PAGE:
February 17th, 2014
03:13 PM ET
Victims of bullying may suffer mental and physical consequences even after bullying occurs, research shows.
A new study in the journal Pediatrics finds that bullying is associated with poor physical and mental health among children, particularly among those who were bullied in the past and are being currently bullied.
The effects were strongest among children who were bullied continuously, in more than one grade, particularly in terms of psychological health, said lead author Laura Bogart, associate professor of pediatrics at Boston Children's Hospital. Psychological measures included negative emotions such as anger and depression.
"We were able to show that these effects of bullying snowballed and compounded over time," Bogart said.
Researchers used a large sample of students at public schools in three metropolitan areas: Los Angeles, Houston and Birmingham, Alabama. A total of 4,297 students and their parents participated in all three phases of the study. More than 60% had household incomes of less than $50,000 a year, and less than half of parents had a high school degree or lower, suggesting a high proportion of participants from low socioeconomic status.
The children and their parents responded to computer-assisted personal interviews in English or Spanish. The first round took place in fifth grade; the next came two years later, when nearly all the kids were in seventh grade, and then three years after that, when almost everyone was in 10th grade.
Questions to assess bullying and victimization included, "How often did kids kick or push you in a mean way during the past 12 months?" If a child responded to of the six questions related to victimization with "about once a week" or "a few times a week," he or she was considered to have experienced bullying.
The children also answered questions about bullying in the context of both the past and present.¬†Researchers evaluated the children on mental and physical health parameters, including depression and self-worth.
Researchers found particularly striking differences in mental health when comparing children who had been bullied with those who had not. Among fifth-graders, about 4% of kids who had not been bullied showed low psychological health, far less than the 31% of kids who had been bullied.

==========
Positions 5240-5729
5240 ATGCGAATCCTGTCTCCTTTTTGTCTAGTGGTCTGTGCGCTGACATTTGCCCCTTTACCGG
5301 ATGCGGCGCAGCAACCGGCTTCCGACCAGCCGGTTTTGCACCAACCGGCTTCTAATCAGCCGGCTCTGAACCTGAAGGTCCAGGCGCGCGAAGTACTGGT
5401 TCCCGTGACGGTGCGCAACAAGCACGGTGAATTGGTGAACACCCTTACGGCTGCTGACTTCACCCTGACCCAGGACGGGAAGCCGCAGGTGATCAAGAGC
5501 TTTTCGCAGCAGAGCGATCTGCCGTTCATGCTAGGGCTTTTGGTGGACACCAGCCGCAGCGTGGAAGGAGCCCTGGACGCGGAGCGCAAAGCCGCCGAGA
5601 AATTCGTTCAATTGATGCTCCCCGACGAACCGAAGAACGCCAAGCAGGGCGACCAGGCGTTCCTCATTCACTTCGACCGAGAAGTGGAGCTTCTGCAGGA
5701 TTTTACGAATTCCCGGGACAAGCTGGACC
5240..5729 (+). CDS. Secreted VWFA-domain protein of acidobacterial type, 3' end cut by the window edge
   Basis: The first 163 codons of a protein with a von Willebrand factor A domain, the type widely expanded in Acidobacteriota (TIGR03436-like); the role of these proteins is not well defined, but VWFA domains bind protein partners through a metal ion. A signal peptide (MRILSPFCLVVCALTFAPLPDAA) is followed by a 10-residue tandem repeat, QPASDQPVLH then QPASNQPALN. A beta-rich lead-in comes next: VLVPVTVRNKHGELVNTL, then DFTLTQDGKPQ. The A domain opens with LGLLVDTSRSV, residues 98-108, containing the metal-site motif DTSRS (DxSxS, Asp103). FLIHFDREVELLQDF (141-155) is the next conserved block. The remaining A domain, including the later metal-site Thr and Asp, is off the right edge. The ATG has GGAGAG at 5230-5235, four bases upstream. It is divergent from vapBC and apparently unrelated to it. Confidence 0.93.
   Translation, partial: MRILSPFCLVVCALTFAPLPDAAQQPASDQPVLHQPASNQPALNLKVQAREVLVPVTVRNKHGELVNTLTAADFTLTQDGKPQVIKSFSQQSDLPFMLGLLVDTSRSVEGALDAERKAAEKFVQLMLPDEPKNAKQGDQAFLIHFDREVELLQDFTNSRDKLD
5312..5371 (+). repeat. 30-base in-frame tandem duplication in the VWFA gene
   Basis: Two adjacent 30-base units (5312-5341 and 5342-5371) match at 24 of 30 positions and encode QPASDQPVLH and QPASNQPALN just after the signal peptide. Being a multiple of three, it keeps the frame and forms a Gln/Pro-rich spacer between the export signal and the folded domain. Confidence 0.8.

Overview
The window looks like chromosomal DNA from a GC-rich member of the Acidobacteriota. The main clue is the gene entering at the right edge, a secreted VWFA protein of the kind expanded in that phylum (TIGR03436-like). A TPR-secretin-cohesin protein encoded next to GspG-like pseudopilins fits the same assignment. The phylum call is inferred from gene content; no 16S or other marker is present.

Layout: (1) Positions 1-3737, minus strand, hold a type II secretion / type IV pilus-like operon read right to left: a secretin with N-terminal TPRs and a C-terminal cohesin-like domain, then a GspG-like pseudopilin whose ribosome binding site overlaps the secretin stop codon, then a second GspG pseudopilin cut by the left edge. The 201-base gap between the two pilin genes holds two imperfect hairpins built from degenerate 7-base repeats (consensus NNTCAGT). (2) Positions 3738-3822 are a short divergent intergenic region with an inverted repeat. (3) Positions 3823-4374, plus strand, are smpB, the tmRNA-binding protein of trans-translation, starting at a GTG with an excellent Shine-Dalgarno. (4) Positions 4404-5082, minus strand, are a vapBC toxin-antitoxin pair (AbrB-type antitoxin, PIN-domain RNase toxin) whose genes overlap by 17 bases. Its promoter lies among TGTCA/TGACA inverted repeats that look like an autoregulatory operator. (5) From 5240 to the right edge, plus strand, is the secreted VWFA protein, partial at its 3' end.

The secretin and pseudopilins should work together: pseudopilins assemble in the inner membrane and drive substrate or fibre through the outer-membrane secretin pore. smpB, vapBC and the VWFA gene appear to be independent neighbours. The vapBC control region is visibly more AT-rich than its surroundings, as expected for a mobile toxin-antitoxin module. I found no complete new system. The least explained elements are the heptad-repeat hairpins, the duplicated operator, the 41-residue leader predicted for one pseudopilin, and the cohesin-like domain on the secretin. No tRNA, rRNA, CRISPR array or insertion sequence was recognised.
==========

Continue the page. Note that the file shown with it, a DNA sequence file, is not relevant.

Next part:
In later years, researchers found a strong relationship between low psychological health and bullying, especially among children who said they were being bullied at that time, or both at that time and in the past.
The study found that about 45% of children in 10th grade who were bullied both in the past and the present had low psychological health, compared with 31% of those currently bullied, 12% of kids bullied only in the past and about 7% who had not been bullied.
Physical health had a similar relationship to bullying, although the relationship between bullying and physical health was not as strong as with mental health.
Those who experienced past and present bullying also tended to have worse symptoms of depression than other children surveyed. The worst depression symptoms were shown by 30% of 10th-graders bullied in the past and present, compared with 19% of those bullied only currently, 13% of those bullied in the past only and 8% of those who had not been bullied.
Similarly, the largest group of 10th-graders with the lowest self-worth were those who had been bullied in the past and the present.
"Although bullying in the present was a stronger predictor of poor health than past bullying, past bullying predicted poorer present health after considering present bullying," the study said.
About 30% of participants said in at least one of the three rounds of interviews that they had experienced frequent bullying.
We can't conclude from this study design that bullying causes poor health outcomes. Researchers looked only at associations. Nonetheless, the findings corroborate many other studies linking bullying to worse health.
Also, the study was conducted in three U.S. metropolitan areas and only in public schools; the situations in different geographic areas, and different kinds of school, may vary.
"What these results show are a strong argument for an immediate intervention, early intervention, before the effects of bullying can get too serious for mental and physical health," Bogart said.
She encourages parents to have an open line of communication with their children and to always ask how their day went. There may be physical signs of bullying, such as bruises or scrapes, but a more subtle red flag might be a reluctance to go to school. Sadness, depression and isolation are also possible indications of bullying.
School-based interventions have shown to be successful, especially when everyone involved in the school participates.
"Parents and teachers can teach kids the importance of respect and acceptance of other people and to speak out when they see bullying," Bogart said.
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